Bowling was suspended for the duration of World War II and the management of Buckland and Crabble Paper Mills decided to close their factories down for duration. However, 17 members of staff remained on the sites to look after the mills. One night an enemy firebomb landed on their precious bowling green and police sergeant, Peter Steele, ‘retrieved and mounted it on a stand with a suitable plaque.’ After, the Police and Mill bowls clubs played for the ‘Blitz Trophy’ and it is now in the Museum. Later, there was a direct hit on the Maison Dieu Gardens green that created a large crater and it was thought that bowls would never be played there again.
Following the war, bowling quickly became a popular past time again and in 1947, the annual Royal Victoria Hospital Cup Tournament was held at the River bowling club. With the introduction of the National Health Service, the following year, the Tournament was renamed the Stephen Knott Tournament, after the then President of the Dover Bowling Club.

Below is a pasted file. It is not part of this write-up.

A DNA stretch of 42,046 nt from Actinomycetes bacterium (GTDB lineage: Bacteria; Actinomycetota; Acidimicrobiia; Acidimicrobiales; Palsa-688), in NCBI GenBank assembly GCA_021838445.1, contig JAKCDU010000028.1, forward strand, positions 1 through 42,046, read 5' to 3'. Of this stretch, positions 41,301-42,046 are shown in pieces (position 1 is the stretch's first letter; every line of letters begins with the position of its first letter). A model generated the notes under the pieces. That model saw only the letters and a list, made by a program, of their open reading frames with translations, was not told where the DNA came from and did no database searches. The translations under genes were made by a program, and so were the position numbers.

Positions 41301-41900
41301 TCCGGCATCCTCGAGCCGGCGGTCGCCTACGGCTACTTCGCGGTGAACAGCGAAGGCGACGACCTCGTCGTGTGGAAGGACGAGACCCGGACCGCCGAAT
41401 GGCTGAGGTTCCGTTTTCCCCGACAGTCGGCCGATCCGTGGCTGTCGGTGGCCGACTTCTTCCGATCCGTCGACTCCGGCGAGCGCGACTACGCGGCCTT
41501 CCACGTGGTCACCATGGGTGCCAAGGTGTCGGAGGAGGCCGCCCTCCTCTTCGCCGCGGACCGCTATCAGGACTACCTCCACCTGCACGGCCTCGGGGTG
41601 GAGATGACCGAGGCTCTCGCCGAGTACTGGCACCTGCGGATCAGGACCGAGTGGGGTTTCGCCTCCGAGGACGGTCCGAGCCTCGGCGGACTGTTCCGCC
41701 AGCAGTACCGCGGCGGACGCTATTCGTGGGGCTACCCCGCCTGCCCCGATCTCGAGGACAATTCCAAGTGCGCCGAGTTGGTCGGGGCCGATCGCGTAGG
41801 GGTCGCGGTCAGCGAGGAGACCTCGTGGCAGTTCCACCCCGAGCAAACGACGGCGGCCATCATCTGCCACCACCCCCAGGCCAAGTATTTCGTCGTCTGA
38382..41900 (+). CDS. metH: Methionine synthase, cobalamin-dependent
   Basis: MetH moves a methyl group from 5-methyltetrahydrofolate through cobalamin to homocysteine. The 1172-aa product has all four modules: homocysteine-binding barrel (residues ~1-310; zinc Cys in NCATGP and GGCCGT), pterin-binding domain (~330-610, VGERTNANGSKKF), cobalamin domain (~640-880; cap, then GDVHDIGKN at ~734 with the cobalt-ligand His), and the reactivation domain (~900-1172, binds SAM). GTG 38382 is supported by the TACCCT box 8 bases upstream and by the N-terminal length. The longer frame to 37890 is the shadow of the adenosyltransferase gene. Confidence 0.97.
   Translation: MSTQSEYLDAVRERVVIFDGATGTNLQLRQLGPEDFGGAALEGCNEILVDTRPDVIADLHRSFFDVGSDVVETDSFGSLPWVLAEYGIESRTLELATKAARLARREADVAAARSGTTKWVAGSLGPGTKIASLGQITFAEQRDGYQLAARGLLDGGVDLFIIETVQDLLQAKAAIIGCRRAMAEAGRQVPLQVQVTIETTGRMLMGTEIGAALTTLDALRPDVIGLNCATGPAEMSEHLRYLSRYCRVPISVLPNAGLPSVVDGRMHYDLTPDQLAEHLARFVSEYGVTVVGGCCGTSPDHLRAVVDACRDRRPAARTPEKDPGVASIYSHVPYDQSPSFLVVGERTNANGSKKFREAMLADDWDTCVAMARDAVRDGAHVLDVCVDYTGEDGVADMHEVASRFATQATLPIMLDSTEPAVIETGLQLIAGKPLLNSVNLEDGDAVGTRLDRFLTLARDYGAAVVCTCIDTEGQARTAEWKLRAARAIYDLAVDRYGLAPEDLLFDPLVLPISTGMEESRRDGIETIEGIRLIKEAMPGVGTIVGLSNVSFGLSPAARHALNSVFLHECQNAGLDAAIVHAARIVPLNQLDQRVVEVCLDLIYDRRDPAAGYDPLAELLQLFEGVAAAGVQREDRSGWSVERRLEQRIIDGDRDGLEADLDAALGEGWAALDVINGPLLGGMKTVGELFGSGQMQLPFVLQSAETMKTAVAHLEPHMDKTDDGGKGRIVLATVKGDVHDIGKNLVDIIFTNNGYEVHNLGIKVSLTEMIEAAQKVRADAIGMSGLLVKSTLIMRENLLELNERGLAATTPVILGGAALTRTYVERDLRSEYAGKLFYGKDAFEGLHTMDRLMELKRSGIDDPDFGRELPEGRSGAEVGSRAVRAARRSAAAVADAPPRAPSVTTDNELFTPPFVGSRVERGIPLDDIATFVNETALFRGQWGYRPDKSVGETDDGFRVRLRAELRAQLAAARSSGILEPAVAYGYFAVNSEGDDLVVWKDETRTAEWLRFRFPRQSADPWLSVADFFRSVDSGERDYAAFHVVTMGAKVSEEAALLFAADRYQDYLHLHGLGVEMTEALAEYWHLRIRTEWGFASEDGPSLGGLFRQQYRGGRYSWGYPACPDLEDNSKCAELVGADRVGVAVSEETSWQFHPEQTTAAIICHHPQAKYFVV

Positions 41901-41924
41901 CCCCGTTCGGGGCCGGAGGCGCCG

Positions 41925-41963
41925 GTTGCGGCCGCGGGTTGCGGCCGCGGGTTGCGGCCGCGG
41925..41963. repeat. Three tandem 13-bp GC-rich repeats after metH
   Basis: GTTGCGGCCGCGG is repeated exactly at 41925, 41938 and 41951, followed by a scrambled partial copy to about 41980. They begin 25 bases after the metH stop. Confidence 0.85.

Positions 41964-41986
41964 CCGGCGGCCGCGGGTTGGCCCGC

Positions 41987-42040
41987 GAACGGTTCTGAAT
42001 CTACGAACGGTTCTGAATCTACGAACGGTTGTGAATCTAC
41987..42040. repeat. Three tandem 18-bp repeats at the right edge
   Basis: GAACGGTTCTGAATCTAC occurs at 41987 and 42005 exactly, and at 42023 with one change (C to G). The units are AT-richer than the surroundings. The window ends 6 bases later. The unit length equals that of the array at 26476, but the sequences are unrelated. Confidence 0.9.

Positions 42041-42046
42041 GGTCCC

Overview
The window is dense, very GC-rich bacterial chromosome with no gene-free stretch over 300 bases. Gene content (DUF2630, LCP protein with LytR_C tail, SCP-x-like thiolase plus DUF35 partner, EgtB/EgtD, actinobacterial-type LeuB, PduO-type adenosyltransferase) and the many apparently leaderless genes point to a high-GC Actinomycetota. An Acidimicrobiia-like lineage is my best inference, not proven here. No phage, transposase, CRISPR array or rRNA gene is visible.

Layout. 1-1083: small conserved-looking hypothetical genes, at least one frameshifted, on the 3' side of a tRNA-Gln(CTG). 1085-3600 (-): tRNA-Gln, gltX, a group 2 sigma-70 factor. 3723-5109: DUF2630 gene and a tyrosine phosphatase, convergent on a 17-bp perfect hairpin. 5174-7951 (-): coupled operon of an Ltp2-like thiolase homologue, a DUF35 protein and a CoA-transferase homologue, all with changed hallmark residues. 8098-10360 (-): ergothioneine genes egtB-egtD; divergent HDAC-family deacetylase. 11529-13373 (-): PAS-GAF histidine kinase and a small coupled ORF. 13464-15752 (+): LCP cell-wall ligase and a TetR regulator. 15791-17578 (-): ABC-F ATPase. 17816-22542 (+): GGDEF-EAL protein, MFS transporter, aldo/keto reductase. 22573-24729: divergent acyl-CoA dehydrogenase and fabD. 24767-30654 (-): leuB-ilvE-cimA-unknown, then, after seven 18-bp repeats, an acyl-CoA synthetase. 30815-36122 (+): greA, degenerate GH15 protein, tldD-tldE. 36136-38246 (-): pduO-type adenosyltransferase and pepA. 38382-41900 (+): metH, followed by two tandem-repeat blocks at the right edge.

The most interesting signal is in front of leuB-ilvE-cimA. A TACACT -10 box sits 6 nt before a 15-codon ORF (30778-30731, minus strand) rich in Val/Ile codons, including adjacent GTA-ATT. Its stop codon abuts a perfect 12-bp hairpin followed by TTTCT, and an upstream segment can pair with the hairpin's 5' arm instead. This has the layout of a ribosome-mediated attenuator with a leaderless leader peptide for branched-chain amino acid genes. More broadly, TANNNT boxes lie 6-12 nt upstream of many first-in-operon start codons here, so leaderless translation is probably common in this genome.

The Maison Dieu Gardens green was repaired and in 1955 the ladies of the Dover Bowls Club were officially allowed to play for the first time. They were not allowed to play in singles but could play in pairs and triples, but not as singles. The following year it was agreed that they could play in the singles and in 1959 they were allowed to play in inter-club matches, but only, ‘where necessary.’ During that time, three lady members played for Kent County! 1976 saw Barbara Stevens of Kearsney club winning the Kent ladies singles title, the first player from the Dover area to become a champion in the event.
Twelve years later, in 1988 and again in 1990 and 1992, a team of ladies, headed by Ann Smith, from the Kearsney club won the County fours, which enabled them to represented England in the British Isles Championships. Also in 1992, at Royal Leamington Spa, the ladies became the Champions of England! Dover Bowling Club were the runners up in the 1996 Kent County Bowling Association Cox Cup. In the same year, Mick Fisher, of the same club, won the County unbadged singles and subsequently played for the County.